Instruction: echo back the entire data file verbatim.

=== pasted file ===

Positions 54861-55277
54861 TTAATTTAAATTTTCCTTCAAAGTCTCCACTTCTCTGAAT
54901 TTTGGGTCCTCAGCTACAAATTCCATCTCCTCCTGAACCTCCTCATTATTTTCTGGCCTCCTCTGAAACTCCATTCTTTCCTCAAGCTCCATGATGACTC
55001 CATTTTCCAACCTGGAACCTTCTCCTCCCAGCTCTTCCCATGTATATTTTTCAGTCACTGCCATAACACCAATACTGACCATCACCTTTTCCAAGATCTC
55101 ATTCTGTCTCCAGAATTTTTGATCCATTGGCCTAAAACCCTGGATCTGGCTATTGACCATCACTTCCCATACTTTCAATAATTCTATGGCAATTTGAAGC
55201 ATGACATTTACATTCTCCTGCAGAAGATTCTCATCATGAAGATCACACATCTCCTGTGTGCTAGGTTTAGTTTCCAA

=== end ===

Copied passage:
Positions 54861-55277
54861 TTAATTTAAATTTTCCTTCAAAGTCTCCACTTCTCTGAAT
54901 TTTGGGTCCTCAGCTACAAATTCCATCTCCTCCTGAACCTCCTCATTATTTTCTGGCCTCCTCTGAAACTCCATTCTTTCCTCAAGCTCCATGATGACTC
55001 CATTTTCCAACCTGGAACCTTCTCCTCCCAGCTCTTCCCATGTATATTTTTCAGTCACTGCCATAACACCAATACTGACCATCACCTTTTCCAAGATCTC
55101 ATTCTGTCTCCAGAATTTTTGATCCATTGGCCTAAAACCCTGGATCTGGCTATTGACCATCACTTCCCATACTTTCAATAATTCTATGGCAATTTGAAGC
55201 ATGACATTTACATTCTCCTGCAGAAGATTCTCATCATGAAGATCACACATCTCCTGTGTGCTAGGTTTAGTTTCCAA